From a young age Shankara was inclined towards sannyasa. He then left Kerala and travelled towards North India in search of a guru. On the banks of the Narmada River, he met Govinda Bhagavatpada, the disciple of Gaudapada. When Govinda Bhagavatpada asked Shankara’s identity, he replied with an extempore verse that brought out the Advaita Vedanta philosophy. Govinda Bhagavatapada was impressed and took Shankara as his disciple. Shankara wrote a commentary on the Brahma Sutras and propagate the Advaita philosophy. Adi Shankaracharya aim in life was to spread the Vedic teachings of the Brahma Sutras throughout the world.
Adi Shankara began a Dig-vijaya (tour of conquest) for the propagation of the Advaita philosophy by controverting all philosophies opposed to it. He travelled throughout India, from South India to Kashmir and Nepal, preaching to the local populace and debating philosophy with Hindu, Buddhist and other scholars and monks along the way.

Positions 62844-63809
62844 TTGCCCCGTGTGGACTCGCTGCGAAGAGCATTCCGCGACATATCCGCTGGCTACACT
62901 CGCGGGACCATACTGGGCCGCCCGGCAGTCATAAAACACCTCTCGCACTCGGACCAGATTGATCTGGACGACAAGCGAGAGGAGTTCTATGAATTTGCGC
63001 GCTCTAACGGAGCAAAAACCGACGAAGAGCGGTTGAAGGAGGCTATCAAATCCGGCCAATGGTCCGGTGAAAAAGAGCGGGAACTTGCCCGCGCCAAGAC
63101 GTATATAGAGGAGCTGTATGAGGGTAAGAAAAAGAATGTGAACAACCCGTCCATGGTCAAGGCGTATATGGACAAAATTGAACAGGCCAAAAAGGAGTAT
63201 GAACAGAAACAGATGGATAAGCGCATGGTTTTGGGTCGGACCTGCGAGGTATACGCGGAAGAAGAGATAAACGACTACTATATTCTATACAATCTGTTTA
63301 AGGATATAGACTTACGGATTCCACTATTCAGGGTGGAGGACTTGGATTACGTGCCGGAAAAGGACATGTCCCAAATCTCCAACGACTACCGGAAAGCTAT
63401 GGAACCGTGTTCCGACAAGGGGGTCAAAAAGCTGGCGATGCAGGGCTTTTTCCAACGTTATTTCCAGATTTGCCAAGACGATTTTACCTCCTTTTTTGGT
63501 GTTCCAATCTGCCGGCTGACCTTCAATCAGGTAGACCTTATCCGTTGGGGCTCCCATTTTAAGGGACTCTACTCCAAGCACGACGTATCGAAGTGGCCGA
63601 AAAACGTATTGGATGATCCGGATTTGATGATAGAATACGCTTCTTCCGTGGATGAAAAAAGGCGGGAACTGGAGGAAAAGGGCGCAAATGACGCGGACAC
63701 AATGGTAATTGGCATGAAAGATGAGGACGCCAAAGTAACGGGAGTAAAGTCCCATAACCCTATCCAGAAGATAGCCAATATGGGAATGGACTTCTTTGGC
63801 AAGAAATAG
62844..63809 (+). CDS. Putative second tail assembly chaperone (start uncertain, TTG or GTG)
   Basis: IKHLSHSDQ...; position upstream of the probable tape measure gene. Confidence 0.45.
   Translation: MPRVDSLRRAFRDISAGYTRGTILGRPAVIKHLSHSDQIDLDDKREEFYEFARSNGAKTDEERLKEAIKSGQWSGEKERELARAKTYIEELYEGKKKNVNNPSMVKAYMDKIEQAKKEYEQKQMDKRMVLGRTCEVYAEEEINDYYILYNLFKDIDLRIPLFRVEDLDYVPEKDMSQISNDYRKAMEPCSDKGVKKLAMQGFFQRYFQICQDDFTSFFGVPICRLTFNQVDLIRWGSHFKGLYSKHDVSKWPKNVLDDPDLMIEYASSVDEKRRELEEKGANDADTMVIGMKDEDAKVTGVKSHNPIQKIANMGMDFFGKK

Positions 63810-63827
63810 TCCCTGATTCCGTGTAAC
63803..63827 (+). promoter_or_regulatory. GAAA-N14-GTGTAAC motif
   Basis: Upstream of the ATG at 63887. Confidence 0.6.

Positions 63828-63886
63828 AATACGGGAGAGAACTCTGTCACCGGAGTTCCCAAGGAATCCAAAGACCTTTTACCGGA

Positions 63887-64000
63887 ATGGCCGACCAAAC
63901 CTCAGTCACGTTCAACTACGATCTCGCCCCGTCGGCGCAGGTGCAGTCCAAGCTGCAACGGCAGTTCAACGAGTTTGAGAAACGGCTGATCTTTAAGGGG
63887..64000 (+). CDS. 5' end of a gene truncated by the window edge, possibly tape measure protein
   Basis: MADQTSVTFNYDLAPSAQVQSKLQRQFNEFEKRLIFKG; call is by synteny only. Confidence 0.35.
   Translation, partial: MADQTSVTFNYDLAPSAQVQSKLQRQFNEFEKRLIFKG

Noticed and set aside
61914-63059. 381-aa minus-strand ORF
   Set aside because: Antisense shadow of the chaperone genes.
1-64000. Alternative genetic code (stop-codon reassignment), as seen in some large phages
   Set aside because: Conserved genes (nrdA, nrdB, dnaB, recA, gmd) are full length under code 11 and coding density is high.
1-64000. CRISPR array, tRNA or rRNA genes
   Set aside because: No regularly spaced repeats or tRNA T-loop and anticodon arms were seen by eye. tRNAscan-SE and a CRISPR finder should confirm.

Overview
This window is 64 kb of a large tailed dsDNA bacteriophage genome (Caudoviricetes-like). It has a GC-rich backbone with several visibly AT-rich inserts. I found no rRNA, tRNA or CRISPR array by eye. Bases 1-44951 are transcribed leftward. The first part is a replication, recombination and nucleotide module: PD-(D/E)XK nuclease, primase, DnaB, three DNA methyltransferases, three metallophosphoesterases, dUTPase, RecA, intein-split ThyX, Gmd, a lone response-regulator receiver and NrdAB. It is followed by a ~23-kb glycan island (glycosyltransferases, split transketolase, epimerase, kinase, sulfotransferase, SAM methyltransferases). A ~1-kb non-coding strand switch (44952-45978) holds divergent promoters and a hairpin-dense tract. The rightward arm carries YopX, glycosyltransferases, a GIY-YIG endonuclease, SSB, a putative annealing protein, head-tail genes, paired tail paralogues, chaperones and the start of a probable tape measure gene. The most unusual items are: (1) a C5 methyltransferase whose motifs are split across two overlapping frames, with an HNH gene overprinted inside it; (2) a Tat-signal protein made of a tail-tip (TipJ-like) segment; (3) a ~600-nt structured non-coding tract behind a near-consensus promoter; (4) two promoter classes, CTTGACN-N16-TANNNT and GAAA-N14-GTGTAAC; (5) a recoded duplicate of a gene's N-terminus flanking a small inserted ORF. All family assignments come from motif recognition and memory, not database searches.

Adi Shankara founded four Mathas to guide the Hindu religion. Adi Shankara wrote Bhashyas on the ten major Upanishads, the Brahma Sutras and the Bhagavad Gita. Shankara mastered in Hatha, Raja and Jnana Yoga under the guidance of his guru. The philosophy and teachings of Adi Sankaracharya were based on the Advaita Vedanta. He preached 'Non- Dualism'. It means that each and every person has a divine existence, which can be identified with the Supreme Lord. At his last moment he admitted Narayana, or Krsna, to be the Supreme Personality of god head. He wrote a bhajan "Bhaj Govinda" which completely discribe about Supreme Personality of god Head i.e Krishna.